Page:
The Chinese character for acupuncture, zhenjiu, means “acupuncture-moxibustion”.
Needles and heat therapy are the foundations of a balanced acupuncture treatment, and many acupuncturists find moxibustion to be an indispensable tool to their practice.
Moxibustion can provide penetrating warmth, pain relief, and increased circulation. Moxibustion uses the leaf of the mugwort plant Artemisia vulgaris, that has been processed into a “wool”, or compressed into a charcoal.
Moxa can be applied indirectly where it is burned in a metal or wooden box near the skin or on an acupuncture needle as depicted in the photos. Moxa is used frequently in Japanese acupuncture practice as as “rice grain” moxa, where tiny rolled pieces are burned directly on acupuncture points.
Yin and yang, the principles of relativity and duality, are the foundation of Chinese medicine in the cosmology, diagnosis, and treatment. In Chinese medicine the goal is to achieve balance between hot and cold, internal and external, up and down etc.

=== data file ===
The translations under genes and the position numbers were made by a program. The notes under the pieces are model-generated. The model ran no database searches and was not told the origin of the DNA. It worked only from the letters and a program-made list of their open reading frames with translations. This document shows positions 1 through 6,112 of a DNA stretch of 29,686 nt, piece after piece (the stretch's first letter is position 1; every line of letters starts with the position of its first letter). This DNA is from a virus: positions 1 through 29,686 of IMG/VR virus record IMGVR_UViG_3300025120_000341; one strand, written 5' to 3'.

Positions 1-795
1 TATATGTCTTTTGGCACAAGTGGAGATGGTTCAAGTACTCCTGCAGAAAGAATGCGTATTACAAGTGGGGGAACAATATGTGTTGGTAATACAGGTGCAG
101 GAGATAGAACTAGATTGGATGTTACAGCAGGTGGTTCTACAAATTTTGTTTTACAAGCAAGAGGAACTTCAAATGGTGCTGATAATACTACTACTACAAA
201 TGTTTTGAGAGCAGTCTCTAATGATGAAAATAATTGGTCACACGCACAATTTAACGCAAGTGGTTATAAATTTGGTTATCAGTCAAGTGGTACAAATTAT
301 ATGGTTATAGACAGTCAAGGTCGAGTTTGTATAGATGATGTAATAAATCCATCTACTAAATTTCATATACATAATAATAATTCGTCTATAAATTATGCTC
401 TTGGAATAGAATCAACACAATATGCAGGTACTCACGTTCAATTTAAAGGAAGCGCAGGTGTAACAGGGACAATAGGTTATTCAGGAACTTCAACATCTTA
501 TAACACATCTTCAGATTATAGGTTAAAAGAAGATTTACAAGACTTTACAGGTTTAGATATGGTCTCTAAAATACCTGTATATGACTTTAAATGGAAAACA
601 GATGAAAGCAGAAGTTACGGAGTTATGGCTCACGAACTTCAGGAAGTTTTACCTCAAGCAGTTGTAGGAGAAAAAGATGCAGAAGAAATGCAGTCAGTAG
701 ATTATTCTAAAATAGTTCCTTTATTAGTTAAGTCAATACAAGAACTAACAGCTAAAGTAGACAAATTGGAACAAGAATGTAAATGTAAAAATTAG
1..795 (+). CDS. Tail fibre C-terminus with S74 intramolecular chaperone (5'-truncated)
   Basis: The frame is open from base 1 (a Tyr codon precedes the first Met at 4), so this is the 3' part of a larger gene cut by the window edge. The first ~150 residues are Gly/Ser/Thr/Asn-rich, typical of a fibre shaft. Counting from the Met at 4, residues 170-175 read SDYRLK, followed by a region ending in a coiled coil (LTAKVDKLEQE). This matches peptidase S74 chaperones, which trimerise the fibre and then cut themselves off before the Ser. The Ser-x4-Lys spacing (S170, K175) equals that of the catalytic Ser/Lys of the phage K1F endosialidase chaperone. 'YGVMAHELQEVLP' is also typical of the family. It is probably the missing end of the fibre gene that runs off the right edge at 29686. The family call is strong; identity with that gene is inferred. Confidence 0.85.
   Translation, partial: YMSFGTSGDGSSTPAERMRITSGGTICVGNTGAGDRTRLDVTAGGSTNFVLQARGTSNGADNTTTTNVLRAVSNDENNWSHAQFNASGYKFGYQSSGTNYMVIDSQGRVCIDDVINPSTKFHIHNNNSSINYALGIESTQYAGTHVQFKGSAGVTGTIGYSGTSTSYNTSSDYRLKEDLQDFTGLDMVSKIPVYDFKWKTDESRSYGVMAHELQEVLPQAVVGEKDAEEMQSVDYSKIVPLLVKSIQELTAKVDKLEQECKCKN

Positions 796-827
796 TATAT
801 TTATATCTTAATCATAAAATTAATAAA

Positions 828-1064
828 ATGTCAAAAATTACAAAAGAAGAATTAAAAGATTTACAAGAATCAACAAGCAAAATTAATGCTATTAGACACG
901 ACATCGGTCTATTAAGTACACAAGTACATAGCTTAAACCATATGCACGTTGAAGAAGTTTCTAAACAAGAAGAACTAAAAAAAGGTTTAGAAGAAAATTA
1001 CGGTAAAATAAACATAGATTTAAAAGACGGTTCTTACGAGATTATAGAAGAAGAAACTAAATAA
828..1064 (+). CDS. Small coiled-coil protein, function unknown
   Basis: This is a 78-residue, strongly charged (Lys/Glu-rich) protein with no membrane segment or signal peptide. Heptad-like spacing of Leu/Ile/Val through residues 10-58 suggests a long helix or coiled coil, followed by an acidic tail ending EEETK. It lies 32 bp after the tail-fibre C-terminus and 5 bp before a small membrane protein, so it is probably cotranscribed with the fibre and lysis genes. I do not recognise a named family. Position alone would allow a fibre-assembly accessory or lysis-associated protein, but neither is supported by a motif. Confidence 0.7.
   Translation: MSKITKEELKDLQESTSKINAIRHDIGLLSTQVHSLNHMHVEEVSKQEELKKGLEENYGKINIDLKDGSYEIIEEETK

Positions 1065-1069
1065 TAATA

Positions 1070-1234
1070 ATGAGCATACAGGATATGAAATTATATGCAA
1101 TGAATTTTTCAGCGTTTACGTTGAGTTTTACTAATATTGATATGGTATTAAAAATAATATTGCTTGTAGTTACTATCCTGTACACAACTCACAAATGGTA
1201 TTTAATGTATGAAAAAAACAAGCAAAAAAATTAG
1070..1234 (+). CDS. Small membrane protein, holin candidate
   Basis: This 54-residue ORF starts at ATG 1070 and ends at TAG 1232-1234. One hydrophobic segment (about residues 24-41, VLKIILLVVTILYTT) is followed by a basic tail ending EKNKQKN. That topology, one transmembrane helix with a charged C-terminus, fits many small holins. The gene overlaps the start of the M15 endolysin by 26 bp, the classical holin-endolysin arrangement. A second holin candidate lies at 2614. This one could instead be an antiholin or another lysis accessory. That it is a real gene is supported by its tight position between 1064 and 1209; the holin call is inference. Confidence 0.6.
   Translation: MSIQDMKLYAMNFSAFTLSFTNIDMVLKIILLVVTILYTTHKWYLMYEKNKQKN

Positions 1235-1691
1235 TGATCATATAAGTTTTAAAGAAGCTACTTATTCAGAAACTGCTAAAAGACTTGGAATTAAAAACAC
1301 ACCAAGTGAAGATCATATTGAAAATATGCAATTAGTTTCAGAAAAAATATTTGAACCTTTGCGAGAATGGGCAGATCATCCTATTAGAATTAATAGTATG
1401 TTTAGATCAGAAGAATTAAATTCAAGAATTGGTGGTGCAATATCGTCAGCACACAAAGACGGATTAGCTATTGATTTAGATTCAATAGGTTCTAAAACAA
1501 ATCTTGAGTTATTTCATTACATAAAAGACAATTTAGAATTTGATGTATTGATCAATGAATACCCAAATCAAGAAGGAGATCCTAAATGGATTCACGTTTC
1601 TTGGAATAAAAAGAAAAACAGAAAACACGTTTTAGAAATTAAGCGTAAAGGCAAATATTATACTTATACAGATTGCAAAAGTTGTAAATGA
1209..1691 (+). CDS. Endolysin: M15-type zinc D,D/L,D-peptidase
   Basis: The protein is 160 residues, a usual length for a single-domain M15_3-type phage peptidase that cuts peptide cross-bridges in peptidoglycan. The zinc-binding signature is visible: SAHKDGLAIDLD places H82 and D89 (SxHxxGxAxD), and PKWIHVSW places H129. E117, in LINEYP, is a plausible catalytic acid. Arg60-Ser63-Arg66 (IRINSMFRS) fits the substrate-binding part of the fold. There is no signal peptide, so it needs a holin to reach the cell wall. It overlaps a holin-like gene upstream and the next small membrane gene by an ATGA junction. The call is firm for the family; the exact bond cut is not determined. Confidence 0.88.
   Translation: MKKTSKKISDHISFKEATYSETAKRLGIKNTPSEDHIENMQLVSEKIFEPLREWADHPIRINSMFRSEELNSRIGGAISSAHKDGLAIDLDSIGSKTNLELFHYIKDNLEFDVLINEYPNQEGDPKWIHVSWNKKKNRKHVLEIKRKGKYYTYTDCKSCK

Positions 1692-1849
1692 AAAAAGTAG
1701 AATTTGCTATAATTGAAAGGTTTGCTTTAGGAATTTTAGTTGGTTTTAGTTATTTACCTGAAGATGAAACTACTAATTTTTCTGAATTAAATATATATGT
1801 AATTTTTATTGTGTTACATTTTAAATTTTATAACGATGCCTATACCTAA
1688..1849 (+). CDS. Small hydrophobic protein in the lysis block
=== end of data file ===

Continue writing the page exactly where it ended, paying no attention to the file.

Many diseases and disorders arise from a preponderance of cold in the body, which some people can be more sensitive to do to their constitution and other factors.
Cold in the body can occur from exposure to cold in the environment which can get into the energy channels in the limbs, or into the lungs via the nose and throat. Cold can enter into the internal organs from cold food and drinks or too much raw food. Cold slows down organ function and can be a contributing factor in muscle pain, digestive problems, menstrual problems and PMS, and chronic colds and flus.
By using the fire element along with the inmate yang quality of the mugwort herb, moxibustion is very effective for dispelling cold in the organs, bringing in warmth and increasing the circulation of blood, fluids and qi.
Here is an interesting article from an acupuncturist that grows and processes her own moxa.